The prices of solid state hard drives have fallen dramatically over the last few years. This means that Capital Mac Service can now offer very competitive pricing on these exciting SSD upgrades. If your computer is in good working order, we can usually even transfer all of your current data from the old hard drive to the new SSD drive. We offer a variety of sizes on the SSD upgrade, from 128GB, all the way to 1TB if needed. Contact Capital Mac Service today for this amazing upgrade opportunity before you look at a new Macintosh.

Some Quiet, please.

Another benefit of the SSD upgrade on your Macintosh is the noise factor–SSD hard drives are silent since they have no moving parts. This means that you will virtually never hear anything coming from your hard drive bay, since there is no spinning disk anymore!

Hard Drive Vs. SSD Power Consumption Rates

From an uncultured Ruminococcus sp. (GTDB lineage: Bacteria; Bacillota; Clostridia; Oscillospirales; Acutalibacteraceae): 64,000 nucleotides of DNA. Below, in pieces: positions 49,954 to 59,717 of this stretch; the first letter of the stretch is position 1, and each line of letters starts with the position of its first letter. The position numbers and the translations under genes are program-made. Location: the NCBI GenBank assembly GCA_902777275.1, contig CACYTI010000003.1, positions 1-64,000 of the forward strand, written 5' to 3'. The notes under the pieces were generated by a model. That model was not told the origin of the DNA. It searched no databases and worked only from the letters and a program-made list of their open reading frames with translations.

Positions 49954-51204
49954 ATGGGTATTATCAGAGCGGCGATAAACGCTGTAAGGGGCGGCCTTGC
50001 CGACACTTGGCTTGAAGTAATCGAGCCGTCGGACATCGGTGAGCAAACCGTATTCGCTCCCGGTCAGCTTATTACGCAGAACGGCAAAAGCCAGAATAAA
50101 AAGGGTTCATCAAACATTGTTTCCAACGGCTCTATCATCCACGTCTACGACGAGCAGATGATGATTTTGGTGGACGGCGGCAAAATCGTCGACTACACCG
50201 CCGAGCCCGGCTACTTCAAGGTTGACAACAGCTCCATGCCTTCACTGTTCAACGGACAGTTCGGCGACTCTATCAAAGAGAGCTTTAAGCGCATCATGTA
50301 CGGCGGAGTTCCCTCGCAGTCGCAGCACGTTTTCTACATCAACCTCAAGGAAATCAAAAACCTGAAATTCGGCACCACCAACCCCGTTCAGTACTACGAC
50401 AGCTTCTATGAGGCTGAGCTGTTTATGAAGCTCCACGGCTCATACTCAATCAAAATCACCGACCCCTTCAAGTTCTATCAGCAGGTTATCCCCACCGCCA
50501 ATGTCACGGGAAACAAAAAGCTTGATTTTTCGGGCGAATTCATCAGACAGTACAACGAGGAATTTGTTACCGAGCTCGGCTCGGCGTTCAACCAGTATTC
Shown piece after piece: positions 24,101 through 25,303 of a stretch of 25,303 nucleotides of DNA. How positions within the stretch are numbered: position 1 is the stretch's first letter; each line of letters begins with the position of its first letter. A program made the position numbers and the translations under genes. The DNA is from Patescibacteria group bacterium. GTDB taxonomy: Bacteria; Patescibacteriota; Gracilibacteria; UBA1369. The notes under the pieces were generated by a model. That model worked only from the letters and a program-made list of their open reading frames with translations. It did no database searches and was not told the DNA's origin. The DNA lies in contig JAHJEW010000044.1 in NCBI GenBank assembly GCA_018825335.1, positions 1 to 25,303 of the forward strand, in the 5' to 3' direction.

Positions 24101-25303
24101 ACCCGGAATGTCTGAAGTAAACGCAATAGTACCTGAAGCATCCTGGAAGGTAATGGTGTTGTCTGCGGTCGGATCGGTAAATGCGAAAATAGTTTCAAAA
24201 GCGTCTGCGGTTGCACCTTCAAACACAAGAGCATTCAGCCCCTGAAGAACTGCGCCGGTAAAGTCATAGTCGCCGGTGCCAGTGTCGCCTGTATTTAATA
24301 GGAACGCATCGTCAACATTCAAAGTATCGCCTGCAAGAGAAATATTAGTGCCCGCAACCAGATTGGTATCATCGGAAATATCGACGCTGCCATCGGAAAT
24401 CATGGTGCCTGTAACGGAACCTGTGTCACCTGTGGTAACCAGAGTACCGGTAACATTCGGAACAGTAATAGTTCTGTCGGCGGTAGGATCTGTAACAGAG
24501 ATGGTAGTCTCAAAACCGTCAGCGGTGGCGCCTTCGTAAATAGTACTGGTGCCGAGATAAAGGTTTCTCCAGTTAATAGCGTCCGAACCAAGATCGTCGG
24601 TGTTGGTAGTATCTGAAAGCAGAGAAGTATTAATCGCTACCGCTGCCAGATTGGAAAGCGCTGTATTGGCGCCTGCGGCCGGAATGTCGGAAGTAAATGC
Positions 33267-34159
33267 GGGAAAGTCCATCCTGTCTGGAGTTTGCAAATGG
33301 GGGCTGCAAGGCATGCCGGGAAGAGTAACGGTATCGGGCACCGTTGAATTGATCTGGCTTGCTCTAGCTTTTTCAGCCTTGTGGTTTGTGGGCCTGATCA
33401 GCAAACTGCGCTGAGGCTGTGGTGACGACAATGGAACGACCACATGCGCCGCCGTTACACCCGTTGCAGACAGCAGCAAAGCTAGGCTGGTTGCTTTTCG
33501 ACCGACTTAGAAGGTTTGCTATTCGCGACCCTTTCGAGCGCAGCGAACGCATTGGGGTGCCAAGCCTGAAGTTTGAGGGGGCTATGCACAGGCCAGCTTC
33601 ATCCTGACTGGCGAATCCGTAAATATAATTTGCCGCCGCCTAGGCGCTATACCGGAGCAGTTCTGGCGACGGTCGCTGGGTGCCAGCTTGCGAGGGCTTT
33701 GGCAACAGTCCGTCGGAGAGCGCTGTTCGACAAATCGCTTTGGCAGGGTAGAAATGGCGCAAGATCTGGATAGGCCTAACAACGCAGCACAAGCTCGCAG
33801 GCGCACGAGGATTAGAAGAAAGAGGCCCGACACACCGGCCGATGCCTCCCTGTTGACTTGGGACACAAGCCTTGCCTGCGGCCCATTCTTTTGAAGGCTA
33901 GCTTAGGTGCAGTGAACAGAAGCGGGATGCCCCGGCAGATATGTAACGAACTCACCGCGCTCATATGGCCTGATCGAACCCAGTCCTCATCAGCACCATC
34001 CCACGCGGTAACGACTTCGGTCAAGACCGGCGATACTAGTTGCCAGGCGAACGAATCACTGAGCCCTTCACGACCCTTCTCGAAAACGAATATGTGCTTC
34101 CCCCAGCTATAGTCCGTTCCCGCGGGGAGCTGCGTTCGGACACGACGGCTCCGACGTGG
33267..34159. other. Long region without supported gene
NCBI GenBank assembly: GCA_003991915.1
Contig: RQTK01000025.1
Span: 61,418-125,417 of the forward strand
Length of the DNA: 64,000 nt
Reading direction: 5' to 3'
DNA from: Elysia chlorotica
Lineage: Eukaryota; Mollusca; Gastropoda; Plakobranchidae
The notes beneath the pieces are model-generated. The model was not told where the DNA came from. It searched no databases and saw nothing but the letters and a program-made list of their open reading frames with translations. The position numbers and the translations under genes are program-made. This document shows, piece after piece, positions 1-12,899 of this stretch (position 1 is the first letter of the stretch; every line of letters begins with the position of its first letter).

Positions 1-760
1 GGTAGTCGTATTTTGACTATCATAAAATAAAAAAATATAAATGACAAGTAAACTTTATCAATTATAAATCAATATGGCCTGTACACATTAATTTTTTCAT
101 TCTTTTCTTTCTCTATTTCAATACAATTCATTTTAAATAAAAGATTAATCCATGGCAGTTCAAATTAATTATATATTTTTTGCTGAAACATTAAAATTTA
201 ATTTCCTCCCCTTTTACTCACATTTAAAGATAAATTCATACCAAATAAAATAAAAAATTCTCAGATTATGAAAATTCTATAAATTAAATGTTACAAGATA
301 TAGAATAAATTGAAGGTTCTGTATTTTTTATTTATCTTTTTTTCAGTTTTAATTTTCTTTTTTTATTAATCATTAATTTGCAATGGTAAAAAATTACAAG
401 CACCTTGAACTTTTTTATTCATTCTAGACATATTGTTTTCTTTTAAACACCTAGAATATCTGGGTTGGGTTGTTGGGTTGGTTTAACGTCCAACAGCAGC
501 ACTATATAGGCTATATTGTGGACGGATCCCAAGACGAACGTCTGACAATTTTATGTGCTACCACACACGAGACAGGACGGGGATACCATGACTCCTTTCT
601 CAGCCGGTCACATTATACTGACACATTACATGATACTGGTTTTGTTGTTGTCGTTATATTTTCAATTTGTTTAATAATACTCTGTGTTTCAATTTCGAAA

This graph shows the power consumption of a standard hard drive vs. a Solid State hard drive…lower bars are better!

Better battery life with an SSD.

Because there are no moving parts or motors to drive, your Mac’s battery will thank you for upgrading to a new SSD drive. Power requirements are much less with an SSD, which translates to longer battery life on your portable Macintosh.

Scratched Hard Drive Platter

Here we can see a scratch on a hard drive platter after being dropped. Chances of data recovery are almost 0% in this case. Solid State Hard Drives don’t have this issue!

Reliability and less accidental failures.